Re: [dns-privacy] Multiple DNS requests per packet, multiple packet responses

Phillip Hallam-Baker <> Wed, 19 March 2014 20:02 UTC

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Date: Wed, 19 Mar 2014 16:02:05 -0400
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From: Phillip Hallam-Baker <>
To: Paul Wouters <>
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Subject: Re: [dns-privacy] Multiple DNS requests per packet, multiple packet responses
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On Wed, Mar 19, 2014 at 3:38 PM, Paul Wouters <> wrote:
> On Wed, 19 Mar 2014, Phillip Hallam-Baker wrote:
>> If you take DNS messages and encrypt them, the result is not DNS
>> messages.
> That depends. If you use a new RRTYPE for this, it could very well be
> DNS.
>> If people are encrypting by whatever means, then they should be on a
>> different port. But that is easy enough to do.
> And trivial to block by adversaries?
> Paul

Well, that get us into the whole discussion of what the attack model is.

First off, my DNS privacy proposal is not the OmniBroker proposal I
have been working on for about two years now. What we are talking
about here is just being able to transport DNS protocol between a
client and server with minimal privacy compromise to third parties. In
Omnibroker I support additional queries such as fast access to OCSP
certificate status data and other trusted data.

That said, many of the security considerations are the same. In
particular we have denial of service considerations that are hard and
we want the protocol to have minimal impact on latency.

The problem dealing with blocking of requests is deciding how to
respond. You have basically three options

a) Attempt to tunnel over another protocol
b) Tell the user that they can't go to the site because of blocking
c) Fallback to standard DNS

If the attack is coming from a stupid firewall or other middlebox,
option a is likely to succeed. If the problem is an active attack then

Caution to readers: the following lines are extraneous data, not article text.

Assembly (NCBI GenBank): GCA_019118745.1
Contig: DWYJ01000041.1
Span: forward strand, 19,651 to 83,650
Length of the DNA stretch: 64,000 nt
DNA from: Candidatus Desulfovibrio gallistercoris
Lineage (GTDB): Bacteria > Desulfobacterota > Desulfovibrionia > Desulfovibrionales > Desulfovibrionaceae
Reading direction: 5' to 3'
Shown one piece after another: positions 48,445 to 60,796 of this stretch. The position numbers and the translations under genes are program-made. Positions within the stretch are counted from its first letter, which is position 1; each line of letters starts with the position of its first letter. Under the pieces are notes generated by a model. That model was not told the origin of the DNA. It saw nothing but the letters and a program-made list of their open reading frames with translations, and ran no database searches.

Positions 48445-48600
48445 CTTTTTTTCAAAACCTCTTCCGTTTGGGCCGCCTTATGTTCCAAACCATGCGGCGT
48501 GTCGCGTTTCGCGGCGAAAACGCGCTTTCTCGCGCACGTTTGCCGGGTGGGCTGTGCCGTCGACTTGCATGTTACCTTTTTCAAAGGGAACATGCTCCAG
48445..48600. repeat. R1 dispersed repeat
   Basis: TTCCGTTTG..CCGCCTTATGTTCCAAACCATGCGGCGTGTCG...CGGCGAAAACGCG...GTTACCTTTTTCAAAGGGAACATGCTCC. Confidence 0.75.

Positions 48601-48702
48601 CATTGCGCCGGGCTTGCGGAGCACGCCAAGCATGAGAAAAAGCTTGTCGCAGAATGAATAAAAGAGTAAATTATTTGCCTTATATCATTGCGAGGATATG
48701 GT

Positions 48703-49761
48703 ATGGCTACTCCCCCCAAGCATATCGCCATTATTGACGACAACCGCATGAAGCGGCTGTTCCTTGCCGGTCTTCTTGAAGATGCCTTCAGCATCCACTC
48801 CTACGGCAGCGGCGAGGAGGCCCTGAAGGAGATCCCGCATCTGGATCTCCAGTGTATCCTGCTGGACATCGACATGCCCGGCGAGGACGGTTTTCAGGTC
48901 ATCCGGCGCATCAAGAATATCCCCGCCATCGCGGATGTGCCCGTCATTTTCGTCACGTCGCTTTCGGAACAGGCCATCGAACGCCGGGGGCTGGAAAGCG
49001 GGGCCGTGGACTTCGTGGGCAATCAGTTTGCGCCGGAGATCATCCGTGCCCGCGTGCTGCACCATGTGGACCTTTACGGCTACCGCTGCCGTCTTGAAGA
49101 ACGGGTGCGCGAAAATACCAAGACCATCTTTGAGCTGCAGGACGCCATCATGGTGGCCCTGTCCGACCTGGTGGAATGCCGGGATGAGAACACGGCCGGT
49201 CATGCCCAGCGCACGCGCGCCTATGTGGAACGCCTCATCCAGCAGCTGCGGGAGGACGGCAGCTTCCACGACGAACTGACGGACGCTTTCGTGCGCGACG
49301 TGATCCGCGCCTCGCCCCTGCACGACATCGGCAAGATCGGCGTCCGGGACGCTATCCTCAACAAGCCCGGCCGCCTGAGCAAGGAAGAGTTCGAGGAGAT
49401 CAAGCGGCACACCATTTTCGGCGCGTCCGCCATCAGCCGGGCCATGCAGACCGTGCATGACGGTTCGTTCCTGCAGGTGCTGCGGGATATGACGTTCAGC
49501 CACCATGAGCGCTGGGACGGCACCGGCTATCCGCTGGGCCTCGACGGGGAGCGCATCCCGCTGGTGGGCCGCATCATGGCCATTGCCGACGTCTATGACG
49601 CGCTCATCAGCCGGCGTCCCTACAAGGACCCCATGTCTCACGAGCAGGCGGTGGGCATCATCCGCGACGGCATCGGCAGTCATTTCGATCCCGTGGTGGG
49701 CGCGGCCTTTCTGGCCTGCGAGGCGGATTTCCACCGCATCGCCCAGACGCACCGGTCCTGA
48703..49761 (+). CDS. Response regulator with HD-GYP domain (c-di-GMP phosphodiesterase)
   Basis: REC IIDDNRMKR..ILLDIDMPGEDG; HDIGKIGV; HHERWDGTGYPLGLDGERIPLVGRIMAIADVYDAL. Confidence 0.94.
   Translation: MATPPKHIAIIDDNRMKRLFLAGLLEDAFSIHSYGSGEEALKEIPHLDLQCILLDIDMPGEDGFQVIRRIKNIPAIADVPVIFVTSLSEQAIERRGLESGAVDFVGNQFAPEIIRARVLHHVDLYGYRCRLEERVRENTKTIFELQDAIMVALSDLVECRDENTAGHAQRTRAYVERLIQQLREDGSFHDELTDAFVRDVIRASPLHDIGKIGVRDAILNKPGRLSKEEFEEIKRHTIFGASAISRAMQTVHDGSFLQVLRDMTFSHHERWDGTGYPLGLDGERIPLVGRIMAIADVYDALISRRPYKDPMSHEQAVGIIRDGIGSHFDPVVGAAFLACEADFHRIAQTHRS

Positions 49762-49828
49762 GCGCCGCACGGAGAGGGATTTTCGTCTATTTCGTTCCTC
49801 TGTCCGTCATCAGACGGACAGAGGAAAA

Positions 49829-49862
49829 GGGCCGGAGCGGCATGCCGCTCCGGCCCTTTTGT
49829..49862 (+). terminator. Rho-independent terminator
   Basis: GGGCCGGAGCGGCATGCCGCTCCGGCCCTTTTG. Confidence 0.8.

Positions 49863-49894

you are going to be left with b or c.

That said, in Omnibroker, the protocol is divided into two parts.

1) Connection (Key Exchange and service discovery) which is always
implemented as a JSON Web Service over TLS.

2) Query/Response which is supported over multiple protocols:

A) UDP Protocol with JSON-B messages
B) Tunneling over DNS TXT requests using BASE-32 & BASE-64
C) As a JSON Web Service over TLS

Option A is available in 97% of network situations and Option B works
in the other 3%. Option C is only necessary in cases where there is an
active attack and the attacker can still block the IP address of the
Web Service if they can work out where that is.

One of the countermeasures I take to prevent this type of attack is
that the client is given the address of the resolver during the key
exchange. This allows me to keep the address of the resolver private.

Keeping the resolver address private does not do anything for me in
IPv4 space. But it provides a lot of leverage in IPv6 world. I can put
every client session on a separate IPv6 address and then filter out
the DoS attacks by IP address.

   [I-D.hallambaker-omnibroker]  Hallam-Baker, P, "OmniBroker Protocol",
              Internet-Draft draft-hallambaker-omnibroker-07, 21 January

   [I-D.hallambaker-wsconnect]  Hallam-Baker, P, "JSON Service Connect
              (JCX) Protocol", Internet-Draft draft-hallambaker-
              wsconnect-05, 21 January 2014.